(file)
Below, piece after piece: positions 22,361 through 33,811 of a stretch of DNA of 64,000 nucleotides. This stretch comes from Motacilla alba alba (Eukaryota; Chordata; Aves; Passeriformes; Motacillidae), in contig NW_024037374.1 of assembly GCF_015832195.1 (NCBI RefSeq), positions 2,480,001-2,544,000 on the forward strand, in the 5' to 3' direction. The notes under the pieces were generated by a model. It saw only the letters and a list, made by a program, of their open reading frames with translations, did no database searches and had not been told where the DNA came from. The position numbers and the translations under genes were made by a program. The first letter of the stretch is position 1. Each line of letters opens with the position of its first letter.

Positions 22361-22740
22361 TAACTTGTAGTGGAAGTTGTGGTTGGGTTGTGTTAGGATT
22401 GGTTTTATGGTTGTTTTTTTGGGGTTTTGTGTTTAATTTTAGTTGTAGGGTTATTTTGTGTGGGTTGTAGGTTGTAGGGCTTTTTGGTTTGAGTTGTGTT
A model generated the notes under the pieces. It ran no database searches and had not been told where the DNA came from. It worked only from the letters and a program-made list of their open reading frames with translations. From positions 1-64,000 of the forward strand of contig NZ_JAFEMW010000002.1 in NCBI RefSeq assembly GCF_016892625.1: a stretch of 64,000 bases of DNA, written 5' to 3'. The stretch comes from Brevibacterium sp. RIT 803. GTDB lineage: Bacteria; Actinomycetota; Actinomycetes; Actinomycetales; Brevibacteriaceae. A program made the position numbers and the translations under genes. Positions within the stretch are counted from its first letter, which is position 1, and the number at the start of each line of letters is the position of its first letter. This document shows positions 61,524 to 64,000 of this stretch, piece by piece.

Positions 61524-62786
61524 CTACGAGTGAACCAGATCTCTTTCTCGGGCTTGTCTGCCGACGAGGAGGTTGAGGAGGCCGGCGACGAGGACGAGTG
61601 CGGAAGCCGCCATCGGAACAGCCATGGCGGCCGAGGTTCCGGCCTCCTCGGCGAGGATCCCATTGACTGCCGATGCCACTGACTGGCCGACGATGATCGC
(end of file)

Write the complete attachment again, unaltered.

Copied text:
Below, piece after piece: positions 22,361 through 33,811 of a stretch of DNA of 64,000 nucleotides. This stretch comes from Motacilla alba alba (Eukaryota; Chordata; Aves; Passeriformes; Motacillidae), in contig NW_024037374.1 of assembly GCF_015832195.1 (NCBI RefSeq), positions 2,480,001-2,544,000 on the forward strand, in the 5' to 3' direction. The notes under the pieces were generated by a model. It saw only the letters and a list, made by a program, of their open reading frames with translations, did no database searches and had not been told where the DNA came from. The position numbers and the translations under genes were made by a program. The first letter of the stretch is position 1. Each line of letters opens with the position of its first letter.

Positions 22361-22740
22361 TAACTTGTAGTGGAAGTTGTGGTTGGGTTGTGTTAGGATT
22401 GGTTTTATGGTTGTTTTTTTGGGGTTTTGTGTTTAATTTTAGTTGTAGGGTTATTTTGTGTGGGTTGTAGGTTGTAGGGCTTTTTGGTTTGAGTTGTGTT
A model generated the notes under the pieces. It ran no database searches and had not been told where the DNA came from. It worked only from the letters and a program-made list of their open reading frames with translations. From positions 1-64,000 of the forward strand of contig NZ_JAFEMW010000002.1 in NCBI RefSeq assembly GCF_016892625.1: a stretch of 64,000 bases of DNA, written 5' to 3'. The stretch comes from Brevibacterium sp. RIT 803. GTDB lineage: Bacteria; Actinomycetota; Actinomycetes; Actinomycetales; Brevibacteriaceae. A program made the position numbers and the translations under genes. Positions within the stretch are counted from its first letter, which is position 1, and the number at the start of each line of letters is the position of its first letter. This document shows positions 61,524 to 64,000 of this stretch, piece by piece.

Positions 61524-62786
61524 CTACGAGTGAACCAGATCTCTTTCTCGGGCTTGTCTGCCGACGAGGAGGTTGAGGAGGCCGGCGACGAGGACGAGTG
61601 CGGAAGCCGCCATCGGAACAGCCATGGCGGCCGAGGTTCCGGCCTCCTCGGCGAGGATCCCATTGACTGCCGATGCCACTGACTGGCCGACGATGATCGC